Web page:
Meadowhead Meats butchers and sandwich shop has been there since 2010 and like many small businesses it struggled when it started out.
But seven years on, things are healthy. Co-owners Jillian Wallace and husband-to-be Mark said they love '¨the area as they chat '¨between making '¨roast pork sandwiches for hungry customers.
“It’s the people who make it for anywhere and here is no different,” Jillian said. “They’re a great bunch. We get a wide range of age groups coming in. Teenagers at sixth form coming for pork sandwiches and pensioners coming in for meat.
The people who live around here are a loyal bunch and they’re ever so friendly.”
The conversation quickly turns to the planned retail park nearby which will include a Greggs bakery.
“It’s a good job they don’t do roast pork sandwiches!” Jillian said.
“But we’re definitely not fans of it. The traffic is bad enough as it is on the roundabout and the dual-carriageway – it’s only going to get worse.
“I suppose we’ll have to wait and see what the damage, if any, is.”
Dating back over 850 years, Norton was mentioned in the Domesday Book in 1086. The village used to be part of Derbyshire but joined up with the wider Sheffield area many years later.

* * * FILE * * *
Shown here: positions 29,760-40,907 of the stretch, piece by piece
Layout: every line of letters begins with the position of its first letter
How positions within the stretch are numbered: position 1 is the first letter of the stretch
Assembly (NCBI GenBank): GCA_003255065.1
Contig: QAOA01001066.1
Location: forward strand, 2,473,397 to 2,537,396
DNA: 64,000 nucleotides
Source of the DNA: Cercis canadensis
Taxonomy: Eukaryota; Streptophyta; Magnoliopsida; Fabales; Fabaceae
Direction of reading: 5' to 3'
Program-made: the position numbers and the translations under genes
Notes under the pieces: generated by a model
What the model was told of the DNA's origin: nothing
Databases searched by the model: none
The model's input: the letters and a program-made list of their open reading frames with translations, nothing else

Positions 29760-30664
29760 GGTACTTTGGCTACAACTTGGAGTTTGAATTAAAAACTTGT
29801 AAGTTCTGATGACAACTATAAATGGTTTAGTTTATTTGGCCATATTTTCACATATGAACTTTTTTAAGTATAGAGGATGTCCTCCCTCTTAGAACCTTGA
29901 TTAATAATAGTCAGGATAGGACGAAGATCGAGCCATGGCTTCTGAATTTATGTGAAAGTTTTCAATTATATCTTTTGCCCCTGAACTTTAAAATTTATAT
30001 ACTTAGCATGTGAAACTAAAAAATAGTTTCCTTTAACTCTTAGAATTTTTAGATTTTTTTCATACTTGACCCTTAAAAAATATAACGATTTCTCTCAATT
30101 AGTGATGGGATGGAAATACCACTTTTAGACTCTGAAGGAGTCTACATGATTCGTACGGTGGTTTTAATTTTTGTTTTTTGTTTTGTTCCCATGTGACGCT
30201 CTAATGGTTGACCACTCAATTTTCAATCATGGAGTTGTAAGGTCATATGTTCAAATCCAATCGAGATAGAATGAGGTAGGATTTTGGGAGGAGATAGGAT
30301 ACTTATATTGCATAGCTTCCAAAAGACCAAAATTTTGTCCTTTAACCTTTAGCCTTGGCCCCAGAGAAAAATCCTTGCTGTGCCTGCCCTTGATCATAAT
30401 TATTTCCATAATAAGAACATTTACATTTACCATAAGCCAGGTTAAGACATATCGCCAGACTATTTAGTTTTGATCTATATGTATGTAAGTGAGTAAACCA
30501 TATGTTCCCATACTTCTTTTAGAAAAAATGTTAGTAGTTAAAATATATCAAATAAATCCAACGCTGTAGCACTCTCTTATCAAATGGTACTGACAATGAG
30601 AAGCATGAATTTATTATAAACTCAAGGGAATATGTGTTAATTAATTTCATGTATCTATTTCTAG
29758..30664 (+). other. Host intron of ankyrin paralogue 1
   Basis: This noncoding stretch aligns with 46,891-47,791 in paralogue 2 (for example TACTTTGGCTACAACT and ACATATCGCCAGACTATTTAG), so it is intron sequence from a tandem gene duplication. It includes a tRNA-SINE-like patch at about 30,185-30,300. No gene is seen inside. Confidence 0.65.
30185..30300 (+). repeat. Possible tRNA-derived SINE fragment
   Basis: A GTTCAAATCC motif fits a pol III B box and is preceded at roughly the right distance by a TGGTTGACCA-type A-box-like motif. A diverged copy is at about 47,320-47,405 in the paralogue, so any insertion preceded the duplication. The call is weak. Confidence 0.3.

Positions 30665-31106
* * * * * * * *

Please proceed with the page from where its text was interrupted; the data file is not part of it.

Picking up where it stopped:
Notable residents include Sir Francis Chantrey – a famous portrait sculptor who was renowned as a leading arts figure in the Regency era of British history.
On his death, he left Â£100,000 – worth Â£100m today – to charity in 1848. He is buried in St James’ Church close to where he was born.
And you can’t talk about Norton and not mention Graves Park. It was donated to the city by John George Graves in 1925 to protect the 1,000-year-old woodland from development.
Now, the park boasts several football pitches, tennis courts, bowling greens, a nine-hole golf course, an animal farm and land with Highland cattle.
Husband and wife Ian and Sue Auckland have been councillors in the area for many years.